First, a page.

It would be far better however, in any situation of conflict or potential conflict, say for example, if it ever happened that two neighbouring countries were in dispute over certain territories, and were lined up facing each other on the brink of war, ready to obliterate each other completely rather than concede a little bit of land, as did India and Pakistan quite recently,  that these countries both opted to join the coalition. That way the problem could be resolved with a minimum loss of life and the dispute settled by a fair and impartial third party.

Internal conflicts

A further matter for consideration is the question of revolutions, civil wars and military coups. Needless to say, any country already in the coalition will be protected from such events and situations. However, countries experiencing such problems might request admission into the coalition in order to resolve such conflicts. The question is: which side does the coalition sanction and support? It is of course the issue of self-appointed governments and what to do about them. This is probably the most difficult can of worms that the policy makers of the amalgamated army are going to have to deal with.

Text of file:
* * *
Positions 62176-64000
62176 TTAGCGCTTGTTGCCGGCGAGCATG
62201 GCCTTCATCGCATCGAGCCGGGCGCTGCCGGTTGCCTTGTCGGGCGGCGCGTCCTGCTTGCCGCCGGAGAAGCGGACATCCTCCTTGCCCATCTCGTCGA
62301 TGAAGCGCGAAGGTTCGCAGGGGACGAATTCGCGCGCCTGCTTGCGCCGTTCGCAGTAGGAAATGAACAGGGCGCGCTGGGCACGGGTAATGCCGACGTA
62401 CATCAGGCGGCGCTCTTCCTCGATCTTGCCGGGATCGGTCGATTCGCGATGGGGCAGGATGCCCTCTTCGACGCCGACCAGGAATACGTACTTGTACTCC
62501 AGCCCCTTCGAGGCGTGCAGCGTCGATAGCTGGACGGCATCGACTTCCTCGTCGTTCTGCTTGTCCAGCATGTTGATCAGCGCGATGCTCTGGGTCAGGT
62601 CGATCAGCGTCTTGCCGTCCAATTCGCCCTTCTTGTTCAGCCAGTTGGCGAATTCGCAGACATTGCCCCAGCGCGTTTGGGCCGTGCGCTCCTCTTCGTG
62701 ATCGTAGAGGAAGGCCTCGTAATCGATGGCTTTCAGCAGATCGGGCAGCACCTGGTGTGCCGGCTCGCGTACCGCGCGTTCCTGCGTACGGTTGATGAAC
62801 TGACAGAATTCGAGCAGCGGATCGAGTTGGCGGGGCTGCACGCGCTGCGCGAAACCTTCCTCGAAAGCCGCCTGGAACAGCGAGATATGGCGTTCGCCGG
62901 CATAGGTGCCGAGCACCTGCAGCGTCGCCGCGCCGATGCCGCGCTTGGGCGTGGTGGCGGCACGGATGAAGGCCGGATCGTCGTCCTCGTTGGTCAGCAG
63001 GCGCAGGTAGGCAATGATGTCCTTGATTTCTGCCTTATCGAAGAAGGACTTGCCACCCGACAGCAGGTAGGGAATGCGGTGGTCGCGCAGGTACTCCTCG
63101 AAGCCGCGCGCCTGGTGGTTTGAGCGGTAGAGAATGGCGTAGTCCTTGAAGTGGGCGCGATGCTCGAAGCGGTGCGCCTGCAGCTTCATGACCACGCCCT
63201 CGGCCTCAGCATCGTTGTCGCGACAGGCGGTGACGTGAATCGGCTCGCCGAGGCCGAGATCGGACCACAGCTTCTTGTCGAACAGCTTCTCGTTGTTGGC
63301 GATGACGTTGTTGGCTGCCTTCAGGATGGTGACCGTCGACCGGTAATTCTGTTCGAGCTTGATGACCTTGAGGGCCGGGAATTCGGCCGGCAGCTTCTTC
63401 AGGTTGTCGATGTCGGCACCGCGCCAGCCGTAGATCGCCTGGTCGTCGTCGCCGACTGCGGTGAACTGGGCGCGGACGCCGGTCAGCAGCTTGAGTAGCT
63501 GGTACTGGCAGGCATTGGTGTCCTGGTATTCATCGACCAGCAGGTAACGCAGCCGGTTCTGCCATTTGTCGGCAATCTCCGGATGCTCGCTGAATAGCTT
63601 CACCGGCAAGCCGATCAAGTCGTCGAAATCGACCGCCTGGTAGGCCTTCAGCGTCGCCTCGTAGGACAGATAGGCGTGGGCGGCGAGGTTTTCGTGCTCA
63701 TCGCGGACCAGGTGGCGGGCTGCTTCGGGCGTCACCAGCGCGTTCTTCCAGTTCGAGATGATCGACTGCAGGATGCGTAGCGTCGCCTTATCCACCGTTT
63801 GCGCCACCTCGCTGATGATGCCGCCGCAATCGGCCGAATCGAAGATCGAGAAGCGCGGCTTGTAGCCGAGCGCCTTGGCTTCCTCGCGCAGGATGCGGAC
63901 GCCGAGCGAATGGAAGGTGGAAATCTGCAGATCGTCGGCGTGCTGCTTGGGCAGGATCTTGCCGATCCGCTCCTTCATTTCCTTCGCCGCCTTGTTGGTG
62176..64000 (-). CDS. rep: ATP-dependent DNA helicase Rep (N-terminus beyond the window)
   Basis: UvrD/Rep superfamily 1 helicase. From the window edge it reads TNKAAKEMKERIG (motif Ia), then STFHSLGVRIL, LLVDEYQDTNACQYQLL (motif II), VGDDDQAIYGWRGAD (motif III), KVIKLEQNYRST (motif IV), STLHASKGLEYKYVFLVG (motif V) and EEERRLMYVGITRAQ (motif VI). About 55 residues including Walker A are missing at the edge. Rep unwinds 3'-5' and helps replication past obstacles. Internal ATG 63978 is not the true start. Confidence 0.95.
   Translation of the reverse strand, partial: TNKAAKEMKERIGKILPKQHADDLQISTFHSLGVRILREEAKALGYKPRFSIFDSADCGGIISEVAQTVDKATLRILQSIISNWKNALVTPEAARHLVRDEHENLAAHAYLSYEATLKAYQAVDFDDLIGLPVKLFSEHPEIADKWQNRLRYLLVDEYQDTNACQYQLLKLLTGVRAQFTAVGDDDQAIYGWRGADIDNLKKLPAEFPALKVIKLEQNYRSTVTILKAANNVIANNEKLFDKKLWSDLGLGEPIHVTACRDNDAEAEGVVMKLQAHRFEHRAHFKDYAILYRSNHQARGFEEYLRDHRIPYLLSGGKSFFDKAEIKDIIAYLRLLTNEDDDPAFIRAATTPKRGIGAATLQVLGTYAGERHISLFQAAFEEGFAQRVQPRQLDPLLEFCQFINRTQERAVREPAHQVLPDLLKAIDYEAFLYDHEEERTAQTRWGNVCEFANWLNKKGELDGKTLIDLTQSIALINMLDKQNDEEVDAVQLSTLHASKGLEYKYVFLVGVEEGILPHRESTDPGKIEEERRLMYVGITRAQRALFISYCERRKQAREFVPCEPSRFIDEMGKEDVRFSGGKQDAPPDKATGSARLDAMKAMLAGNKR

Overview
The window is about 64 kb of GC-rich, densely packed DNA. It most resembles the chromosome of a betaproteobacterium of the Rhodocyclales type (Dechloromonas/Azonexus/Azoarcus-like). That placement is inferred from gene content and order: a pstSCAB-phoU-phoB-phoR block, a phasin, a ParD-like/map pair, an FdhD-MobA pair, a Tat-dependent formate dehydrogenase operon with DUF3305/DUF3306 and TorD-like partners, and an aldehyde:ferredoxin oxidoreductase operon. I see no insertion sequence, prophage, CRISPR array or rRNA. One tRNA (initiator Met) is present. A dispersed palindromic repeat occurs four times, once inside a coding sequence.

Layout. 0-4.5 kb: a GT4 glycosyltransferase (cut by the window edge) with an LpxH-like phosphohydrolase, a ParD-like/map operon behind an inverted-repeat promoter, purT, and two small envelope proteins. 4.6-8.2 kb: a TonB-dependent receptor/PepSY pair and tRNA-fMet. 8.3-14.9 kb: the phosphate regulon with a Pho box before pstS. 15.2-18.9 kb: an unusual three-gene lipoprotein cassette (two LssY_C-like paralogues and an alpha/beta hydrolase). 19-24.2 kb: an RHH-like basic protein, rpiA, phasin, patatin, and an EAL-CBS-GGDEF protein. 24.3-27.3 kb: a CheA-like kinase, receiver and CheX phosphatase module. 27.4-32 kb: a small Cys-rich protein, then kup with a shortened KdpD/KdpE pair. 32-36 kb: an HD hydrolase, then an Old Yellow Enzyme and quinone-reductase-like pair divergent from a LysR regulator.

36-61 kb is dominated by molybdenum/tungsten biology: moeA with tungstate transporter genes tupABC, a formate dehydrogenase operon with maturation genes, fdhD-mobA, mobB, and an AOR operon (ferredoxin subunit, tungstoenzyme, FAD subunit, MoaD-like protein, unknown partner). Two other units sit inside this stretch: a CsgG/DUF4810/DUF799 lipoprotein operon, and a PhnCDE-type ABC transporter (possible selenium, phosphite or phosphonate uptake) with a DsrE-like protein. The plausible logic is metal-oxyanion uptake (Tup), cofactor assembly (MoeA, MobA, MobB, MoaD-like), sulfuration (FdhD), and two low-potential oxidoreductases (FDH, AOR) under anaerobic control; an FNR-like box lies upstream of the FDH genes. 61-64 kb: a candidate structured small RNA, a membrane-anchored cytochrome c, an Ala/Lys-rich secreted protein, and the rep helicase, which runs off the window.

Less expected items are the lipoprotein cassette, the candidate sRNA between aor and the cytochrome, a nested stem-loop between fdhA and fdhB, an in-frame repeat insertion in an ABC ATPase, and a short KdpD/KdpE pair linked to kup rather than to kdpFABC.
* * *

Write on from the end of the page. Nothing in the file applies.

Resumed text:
For my part I would say that any country with a self-appointed government should be allowed to join the coalition unconditionally, however they must understand that the United Nations (or whoever else makes the international laws) might legislate that they have to change their form of government at a later date.

In the matter of revolutions and other uprisings, this coalition can neither be an instrument of oppression of  the population, nor can it support any activity orchestrated to overthrow an existing government. The only course of action it would have open to it would be to move in (when invited by any party) take control of the situation, and organise an election to decide the matter. Please note I have said: 'When invited by any party', I am not proposing that it be another agency of aggression, bulldozing democracy into every nook and cranny of the political world.